Wall Street’s Loss May Be the Nation’s Gain
by Michael S. Lubell, APS Director of Public Affairs
Washington may hold the levers of power, but it’s Wall Street that makes them move. And these days, that nexus isn’t sitting too well with the American public. It’s not just the “Occupy Wall Street” movement–which has now spread nationwide–but also the drumbeat emanating from Main Street for hiking taxes on millionaires and billionaires that is dulling the gloss on the canyon walls of lower Manhattan.
And if the Street loses some of its lure for the brightest graduates of the Ivies, it may not be such a bad thing. Just before the banking sector imploded in 2008, Harvard was sending almost 6 out of 10 of its newly minted bachelors degree job seekers to financial services firms, with Goldman Sachs the commencement trophy of choice.
Today, Goldman no longer sports the gold medal, having agreed last year to pay a $550 million Securities and Exchange penalty for misleading investors on subprime mortgages, and announcing this past October that it had lost $393 million in the third quarter of 2011. It’s true that bonuses on Wall Street have nearly reached their pre-recession peak, but New York financial firms have shed nearly 22,000 jobs since then, and they predict they will eliminate 10,000 more in the next two years.
These days, if you’re a smart cookie, you might not want to bet your smarts on the financial Svengalis. You might just want to consider a career that creates something of worth beyond a pile of chips in a Wall Street casino. You might just want to try your skills at discovery, innovation and entrepreneurship. You might just want to help grow the economy and create jobs. You might just want to consider a career that uses your science and engineering abilities to build a better America.
It wasn’t too long ago that the American Physical Society was featuring Wall Street as an avenue for alternative careers in science. I recall attending the 2000 APS March Meeting in Minneapolis. It had been an usually warm winter, and by the time 5,000 physicists had descended on the City of Lakes, the snow had melted and the buzz of discovery was in the air.
A few weeks before the meeting convened, APS News had featured several sessions in its front-page article, “APS Gears Up For Minneapolis March Meeting Madness.” One item had caught my eye. Session P5, scheduled for Wednesday afternoon, carried the enticing title, “Bullish on Wall Street,” and I had marked it on my calendar as a must attend.
The APS News article had observed, “Over the last decade, the number of PhD physicists employed in the financial community has increased dramatically. Once considered something of an anomaly, physicists have become a critical element to successful investment strategies.” The item concluded with a summary of the session: “[A] broad range of recent research centered on econophysics: critical phenomena in economics, the growth of complex organizations, the application of random matrix theory to economics, and elements for developing a theory of financial risk.” With hindsight and the financial collapse still evident in a rear view mirror, the final words carry with them more than a tinge of irony.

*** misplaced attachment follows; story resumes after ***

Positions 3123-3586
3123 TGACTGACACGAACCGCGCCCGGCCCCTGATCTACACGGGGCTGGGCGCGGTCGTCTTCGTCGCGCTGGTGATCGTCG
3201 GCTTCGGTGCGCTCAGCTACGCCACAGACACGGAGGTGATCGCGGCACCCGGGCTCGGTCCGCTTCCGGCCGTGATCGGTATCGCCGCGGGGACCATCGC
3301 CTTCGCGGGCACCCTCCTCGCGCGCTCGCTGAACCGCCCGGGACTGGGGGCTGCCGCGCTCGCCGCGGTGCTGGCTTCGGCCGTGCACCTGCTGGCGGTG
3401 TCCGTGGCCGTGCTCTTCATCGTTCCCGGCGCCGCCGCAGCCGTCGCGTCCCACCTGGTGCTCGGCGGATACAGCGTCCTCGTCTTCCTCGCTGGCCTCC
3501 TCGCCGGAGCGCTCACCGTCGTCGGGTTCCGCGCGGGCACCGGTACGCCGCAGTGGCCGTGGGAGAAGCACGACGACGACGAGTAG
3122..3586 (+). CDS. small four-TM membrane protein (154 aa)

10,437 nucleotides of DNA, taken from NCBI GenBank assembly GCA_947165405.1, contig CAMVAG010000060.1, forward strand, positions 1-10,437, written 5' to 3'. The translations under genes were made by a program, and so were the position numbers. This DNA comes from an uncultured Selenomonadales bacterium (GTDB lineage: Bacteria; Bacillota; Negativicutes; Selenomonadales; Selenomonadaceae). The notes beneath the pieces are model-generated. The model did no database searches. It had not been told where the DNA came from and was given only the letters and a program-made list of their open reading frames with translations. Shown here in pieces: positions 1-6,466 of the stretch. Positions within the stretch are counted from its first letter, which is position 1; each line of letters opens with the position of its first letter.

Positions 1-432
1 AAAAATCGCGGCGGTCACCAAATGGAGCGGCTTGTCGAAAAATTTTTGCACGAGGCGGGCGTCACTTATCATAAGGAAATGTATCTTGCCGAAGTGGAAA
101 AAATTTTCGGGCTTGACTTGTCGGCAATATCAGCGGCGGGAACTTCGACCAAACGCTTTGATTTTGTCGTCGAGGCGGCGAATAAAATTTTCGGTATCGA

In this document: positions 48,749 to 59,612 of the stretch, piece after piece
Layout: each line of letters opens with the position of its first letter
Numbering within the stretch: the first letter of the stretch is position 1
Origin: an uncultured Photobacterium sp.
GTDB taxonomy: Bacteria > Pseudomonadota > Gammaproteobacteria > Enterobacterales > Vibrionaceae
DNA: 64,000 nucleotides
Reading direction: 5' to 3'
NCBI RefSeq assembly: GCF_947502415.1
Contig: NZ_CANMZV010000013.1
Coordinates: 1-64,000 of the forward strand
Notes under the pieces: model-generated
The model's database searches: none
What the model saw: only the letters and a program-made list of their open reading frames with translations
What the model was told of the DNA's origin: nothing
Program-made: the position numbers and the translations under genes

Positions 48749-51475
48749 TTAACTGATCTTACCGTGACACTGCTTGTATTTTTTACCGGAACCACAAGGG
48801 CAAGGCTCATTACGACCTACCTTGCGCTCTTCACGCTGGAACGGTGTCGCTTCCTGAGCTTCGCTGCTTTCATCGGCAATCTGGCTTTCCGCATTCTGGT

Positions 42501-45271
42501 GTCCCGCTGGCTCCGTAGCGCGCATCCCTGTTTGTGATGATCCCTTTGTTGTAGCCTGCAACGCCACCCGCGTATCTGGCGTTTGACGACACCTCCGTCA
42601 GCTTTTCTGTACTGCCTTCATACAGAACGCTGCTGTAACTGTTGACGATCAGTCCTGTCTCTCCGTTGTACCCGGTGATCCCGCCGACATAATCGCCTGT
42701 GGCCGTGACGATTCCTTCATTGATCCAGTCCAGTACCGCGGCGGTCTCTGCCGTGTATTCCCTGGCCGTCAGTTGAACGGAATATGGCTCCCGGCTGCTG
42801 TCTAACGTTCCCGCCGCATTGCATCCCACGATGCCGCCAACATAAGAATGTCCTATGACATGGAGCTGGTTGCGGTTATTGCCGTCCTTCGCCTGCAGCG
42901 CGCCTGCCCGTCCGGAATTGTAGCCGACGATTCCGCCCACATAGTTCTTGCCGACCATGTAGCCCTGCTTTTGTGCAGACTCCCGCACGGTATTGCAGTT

As usual, I was running late that Wednesday afternoon. But I had assumed that “Bullish on Wall Street” would be no match for the hard science sessions with which it was competing, and that I would have no trouble finding a seat. That proved to be an immense miscalculation.
By the time I had arrived, a few minutes before the session was scheduled to begin, the hall was filled well beyond its capacity. There was so little space between people, it was hard to estimate how large the crowd actually was, but I came up with a figure well in excess of 500, most of them very young.
A decade ago, physicists fresh out of graduate school, many of them with exceptional credentials and capabilities, viewed Wall Street as an exciting and very lucrative career opportunity. The American Institute of Physics estimates that at least 1,000 of them are still employed in the financial services industry today–although no hard figures are available–and I am sure they are well compensated for their work.
A decade ago, I was far less concerned with America’s ability to innovate and compete globally than I am now. I was less concerned with an economy that was becoming increasingly focused on services, especially financial services and health care, and much less on manufacturing. In 2000, the job market was robust, and the federal government was running such large surpluses that Alan Greenspan, then chairman of the Federal Reserve, worried that the elimination of the nation’s debt could lead to instabilities in the bond market.
The world is much changed. Today, manufacturing accounts for about 12 percent of U.S. GDP, about half of what it did four decades ago, and its share continues to shrink. And the financial services sector, which today garners an 8 percent slice of GDP, has seen its contribution double over the same period, and its share is still rising. Many economists believe the trends hold warning signs for America’s future.
So Wall Street’s loss of gloss could be Main Street’s gain, if the brightest college graduates begin to pursue high-paying careers that lead to greater prosperity for all Americans rather than simply outsized gains in their own personal wealth.